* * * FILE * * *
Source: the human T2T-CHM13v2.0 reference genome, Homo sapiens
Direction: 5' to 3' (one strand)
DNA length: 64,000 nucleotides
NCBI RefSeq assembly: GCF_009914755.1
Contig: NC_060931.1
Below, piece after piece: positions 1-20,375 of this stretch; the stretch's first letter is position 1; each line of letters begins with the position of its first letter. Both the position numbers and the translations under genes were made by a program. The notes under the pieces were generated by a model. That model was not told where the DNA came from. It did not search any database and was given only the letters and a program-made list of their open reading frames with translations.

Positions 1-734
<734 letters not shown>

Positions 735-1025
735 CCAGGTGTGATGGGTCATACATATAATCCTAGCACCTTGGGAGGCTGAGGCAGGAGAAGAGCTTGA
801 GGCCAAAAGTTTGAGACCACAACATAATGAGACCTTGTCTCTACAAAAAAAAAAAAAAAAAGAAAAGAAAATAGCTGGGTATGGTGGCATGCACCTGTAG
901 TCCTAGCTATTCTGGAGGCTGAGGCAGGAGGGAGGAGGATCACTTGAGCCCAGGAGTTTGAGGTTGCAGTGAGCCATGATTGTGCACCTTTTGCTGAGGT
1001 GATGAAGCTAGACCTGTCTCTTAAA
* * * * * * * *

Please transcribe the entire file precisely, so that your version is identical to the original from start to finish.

Source: the human T2T-CHM13v2.0 reference genome, Homo sapiens
Direction: 5' to 3' (one strand)
DNA length: 64,000 nucleotides
NCBI RefSeq assembly: GCF_009914755.1
Contig: NC_060931.1
Below, piece after piece: positions 1-20,375 of this stretch; the stretch's first letter is position 1; each line of letters begins with the position of its first letter. Both the position numbers and the translations under genes were made by a program. The notes under the pieces were generated by a model. That model was not told where the DNA came from. It did not search any database and was given only the letters and a program-made list of their open reading frames with translations.

Positions 1-734
<734 letters not shown>

Positions 735-1025
735 CCAGGTGTGATGGGTCATACATATAATCCTAGCACCTTGGGAGGCTGAGGCAGGAGAAGAGCTTGA
801 GGCCAAAAGTTTGAGACCACAACATAATGAGACCTTGTCTCTACAAAAAAAAAAAAAAAAAGAAAAGAAAATAGCTGGGTATGGTGGCATGCACCTGTAG
901 TCCTAGCTATTCTGGAGGCTGAGGCAGGAGGGAGGAGGATCACTTGAGCCCAGGAGTTTGAGGTTGCAGTGAGCCATGATTGTGCACCTTTTGCTGAGGT
1001 GATGAAGCTAGACCTGTCTCTTAAA